“The Family Circus,” said Tom Richmond, president of the National Cartoonists Society, “was one of the strips that I, as a kid, never missed, because it was Americana on the comic page.”

One of the characters that delighted Mr. Richmond, he said, was Not Me, “this invisible person who was always the one who did the naughty thing and ended up getting blamed for it by the kids.”

William Aloysius Keane showed an early interest in cartooning. He was born in Philadelphia on Oct. 5, 1922 to Aloysius and Florence Keane. As a child, he drew on his bedroom walls.

“I didn’t always spell my name Bil,” he told Editor & Publisher magazine in 1968. “My parents named me Bill, but when I started drawing cartoons on the wall, they knocked the ‘L’ out of me.”

After graduating from high school, where he drew cartoons for the student magazine, Mr. Keane served in the Army during World War II. Assigned as a cartoonist for the military newspaper Stars and Stripes, he was based in Australia, where he met his future wife, Thelma Carne.

Mrs. Keane died in 2008. Besides his son Jeff, Mr. Keane is survived by three other sons, Neal, Glen and Christopher; a daughter, Gayle Keane; nine grandchildren; and one great-granddaughter.

After the war, Mr. Keane became a staff artist for The Philadelphia Bulletin. After the family moved to Arizona in 1959, Mr. Keane started drawing “The Family Circus,” based on his own family’s experiences.

“Everything that’s happened in the strip has happened to me,” he once said. “That’s why I have all this white hair.”

Bil Keane, Creator of ‘The Family Circus,’ Dies at 89,






Beetle Bailey's Long March:

Classic Cartoons Search for a Home

Strip's Creator, 84, Had Comics Collection
Worth $20 Million, and No Place to Show It


July 16, 2008
The WAll Street Journal
Page A1


Mort Walker has drawn "Beetle Bailey," a comic strip chronicling the lighter side of Army life, for 58 years. During most of that time, the artist has been waging a war of his own -- to preserve cartoons.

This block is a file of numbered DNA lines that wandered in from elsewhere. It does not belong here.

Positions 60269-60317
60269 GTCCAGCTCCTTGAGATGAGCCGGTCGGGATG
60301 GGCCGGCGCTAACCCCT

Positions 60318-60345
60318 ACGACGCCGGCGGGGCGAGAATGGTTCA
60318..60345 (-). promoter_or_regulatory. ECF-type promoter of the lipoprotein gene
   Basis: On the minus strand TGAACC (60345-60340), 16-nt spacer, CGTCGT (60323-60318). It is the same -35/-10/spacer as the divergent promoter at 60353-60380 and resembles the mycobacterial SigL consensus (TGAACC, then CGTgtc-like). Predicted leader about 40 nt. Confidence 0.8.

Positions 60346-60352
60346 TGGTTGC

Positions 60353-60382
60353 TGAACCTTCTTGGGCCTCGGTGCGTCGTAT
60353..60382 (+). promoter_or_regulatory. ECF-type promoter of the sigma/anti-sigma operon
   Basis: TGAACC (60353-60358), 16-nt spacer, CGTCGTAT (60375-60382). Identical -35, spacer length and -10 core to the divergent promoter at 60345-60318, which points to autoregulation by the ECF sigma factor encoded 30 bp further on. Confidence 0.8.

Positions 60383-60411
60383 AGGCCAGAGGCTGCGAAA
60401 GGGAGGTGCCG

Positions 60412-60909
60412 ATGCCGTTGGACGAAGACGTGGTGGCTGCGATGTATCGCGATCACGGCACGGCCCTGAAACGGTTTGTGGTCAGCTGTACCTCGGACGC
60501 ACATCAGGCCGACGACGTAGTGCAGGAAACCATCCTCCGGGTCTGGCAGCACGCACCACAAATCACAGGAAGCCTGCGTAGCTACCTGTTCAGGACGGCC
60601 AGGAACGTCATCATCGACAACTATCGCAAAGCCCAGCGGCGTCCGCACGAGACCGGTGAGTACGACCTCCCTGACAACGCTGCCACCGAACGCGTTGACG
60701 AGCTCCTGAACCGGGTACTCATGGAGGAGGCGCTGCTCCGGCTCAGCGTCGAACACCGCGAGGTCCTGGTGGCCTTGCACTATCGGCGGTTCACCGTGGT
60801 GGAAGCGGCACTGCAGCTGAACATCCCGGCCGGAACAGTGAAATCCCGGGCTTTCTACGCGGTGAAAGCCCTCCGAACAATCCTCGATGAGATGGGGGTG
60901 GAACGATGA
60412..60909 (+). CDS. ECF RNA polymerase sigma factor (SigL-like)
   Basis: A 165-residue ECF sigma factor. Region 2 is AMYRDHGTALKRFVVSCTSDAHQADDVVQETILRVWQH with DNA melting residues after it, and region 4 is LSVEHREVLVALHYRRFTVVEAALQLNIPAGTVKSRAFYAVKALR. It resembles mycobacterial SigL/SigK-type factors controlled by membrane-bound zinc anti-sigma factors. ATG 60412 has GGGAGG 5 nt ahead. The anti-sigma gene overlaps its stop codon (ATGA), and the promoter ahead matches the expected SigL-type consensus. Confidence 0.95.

Over the years, comics have become hot. They're the subject of movies, TV shows and Pulitzer Prize-winning literature like "Maus" by Art Spiegelman. But when nobody took comic books seriously, Mr. Walker saw them as art.

In his quest, Mr. Walker, 84 years old, has amassed more than 200,000 pieces -- including comic books, news clippings, drawings, film footage and posters. Mr. Walker, who published his first cartoon at age 11, contributed thousands of pieces from his own collection. He got contributions from comic-book heavyweights like "Spider-Man" creator Stan Lee and the late cartoonist Rube Goldberg, who died in 1970. The trove contains Mickey and Minnie Mouse drawings by Walt Disney and hand-drawn panels of "Peanuts" by Charles Schulz. It is one of the largest collections of original cartoon art in the world.

It also has been searching for a home. Worth an estimated $20 million according to the museum's curators, the collection was moved to a storage facility in Stamford, Conn., in 2002. Mr. Walker and his family have looked at dozens of homes for the collection ever since.

"We thought people would welcome us with open arms," Mr. Walker says. "But it was really hard to convince people that cartoon art was worth saving and worth looking at."

In 1974, Mr. Walker opened the National Cartoon Museum in Greenwich, Conn., to house his collection. He moved the museum a couple of times, plagued by everything from money problems to collapsing roofs. He eventually closed it in 2002.

"It's always been Mort right out there in front," says Jim Davis, author of the comic strip "Garfield." "Fighting for the cartoons and fighting for cartooning as a legitimate art form. He's been tireless."

Mr. Walker's quest to preserve comics began in the 1940s when he was a young artist. He would regularly walk into the New York offices of King Features Syndicate -- which in 1950 became the distributor for "Beetle Bailey" -- and see crumpled up "Krazy Kat" cartoons on the ground. They were used to absorb water from ceiling leaks, he says.

"It just wasn't right," Mr. Walker says. He began taking the drawings home.

For two decades he looked for a home for a national museum. He says he talked to Yale University, the Museum of the City of New York and the Kennedy Center in Washington, D.C., among others. Nobody was interested, he says.